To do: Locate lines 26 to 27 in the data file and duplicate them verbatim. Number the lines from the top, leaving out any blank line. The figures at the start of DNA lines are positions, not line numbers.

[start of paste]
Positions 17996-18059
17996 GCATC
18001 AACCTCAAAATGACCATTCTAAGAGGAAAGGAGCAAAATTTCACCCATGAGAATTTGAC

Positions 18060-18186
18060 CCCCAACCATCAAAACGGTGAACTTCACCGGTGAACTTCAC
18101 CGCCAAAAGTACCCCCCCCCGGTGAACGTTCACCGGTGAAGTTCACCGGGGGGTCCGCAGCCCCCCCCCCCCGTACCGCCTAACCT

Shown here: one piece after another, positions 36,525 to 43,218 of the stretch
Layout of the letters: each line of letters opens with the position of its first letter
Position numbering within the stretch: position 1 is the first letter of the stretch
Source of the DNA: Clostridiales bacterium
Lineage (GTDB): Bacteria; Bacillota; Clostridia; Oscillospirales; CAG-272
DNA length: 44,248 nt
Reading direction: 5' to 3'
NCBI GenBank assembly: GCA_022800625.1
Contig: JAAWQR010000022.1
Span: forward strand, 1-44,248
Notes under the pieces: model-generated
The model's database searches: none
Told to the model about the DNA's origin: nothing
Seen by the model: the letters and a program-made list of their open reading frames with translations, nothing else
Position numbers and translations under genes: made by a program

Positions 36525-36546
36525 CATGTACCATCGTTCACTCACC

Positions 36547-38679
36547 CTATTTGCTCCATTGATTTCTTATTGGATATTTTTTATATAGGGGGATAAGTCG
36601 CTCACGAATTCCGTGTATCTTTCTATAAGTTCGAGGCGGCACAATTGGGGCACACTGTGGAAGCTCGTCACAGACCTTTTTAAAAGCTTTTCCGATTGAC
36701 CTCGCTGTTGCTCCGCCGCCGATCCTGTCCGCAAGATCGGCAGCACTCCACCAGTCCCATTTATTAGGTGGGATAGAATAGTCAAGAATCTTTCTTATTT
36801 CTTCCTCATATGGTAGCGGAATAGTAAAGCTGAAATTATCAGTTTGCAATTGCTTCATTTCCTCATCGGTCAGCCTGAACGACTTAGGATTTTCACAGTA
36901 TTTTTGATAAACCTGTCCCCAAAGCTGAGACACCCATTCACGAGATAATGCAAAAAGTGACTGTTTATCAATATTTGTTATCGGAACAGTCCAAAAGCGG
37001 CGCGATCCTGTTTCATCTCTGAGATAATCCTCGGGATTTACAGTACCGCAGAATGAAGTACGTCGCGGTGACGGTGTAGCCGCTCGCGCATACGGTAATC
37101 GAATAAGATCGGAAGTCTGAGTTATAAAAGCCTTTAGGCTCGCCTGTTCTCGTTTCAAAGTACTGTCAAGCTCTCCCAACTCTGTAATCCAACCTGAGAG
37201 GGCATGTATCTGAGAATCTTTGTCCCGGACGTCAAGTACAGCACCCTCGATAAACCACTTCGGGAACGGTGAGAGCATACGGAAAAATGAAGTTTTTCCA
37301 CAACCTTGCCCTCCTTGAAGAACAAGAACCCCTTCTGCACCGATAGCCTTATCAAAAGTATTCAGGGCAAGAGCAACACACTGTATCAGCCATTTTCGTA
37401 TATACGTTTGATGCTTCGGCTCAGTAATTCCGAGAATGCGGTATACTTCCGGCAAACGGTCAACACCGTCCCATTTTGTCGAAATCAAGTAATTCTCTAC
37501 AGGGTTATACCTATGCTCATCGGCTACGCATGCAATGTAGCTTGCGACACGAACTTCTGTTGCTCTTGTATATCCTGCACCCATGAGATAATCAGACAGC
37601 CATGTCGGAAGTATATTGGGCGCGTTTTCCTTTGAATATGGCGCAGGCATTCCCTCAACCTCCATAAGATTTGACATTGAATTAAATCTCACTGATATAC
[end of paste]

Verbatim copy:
36601 CTCACGAATTCCGTGTATCTTTCTATAAGTTCGAGGCGGCACAATTGGGGCACACTGTGGAAGCTCGTCACAGACCTTTTTAAAAGCTTTTCCGATTGAC
36701 CTCGCTGTTGCTCCGCCGCCGATCCTGTCCGCAAGATCGGCAGCACTCCACCAGTCCCATTTATTAGGTGGGATAGAATAGTCAAGAATCTTTCTTATTT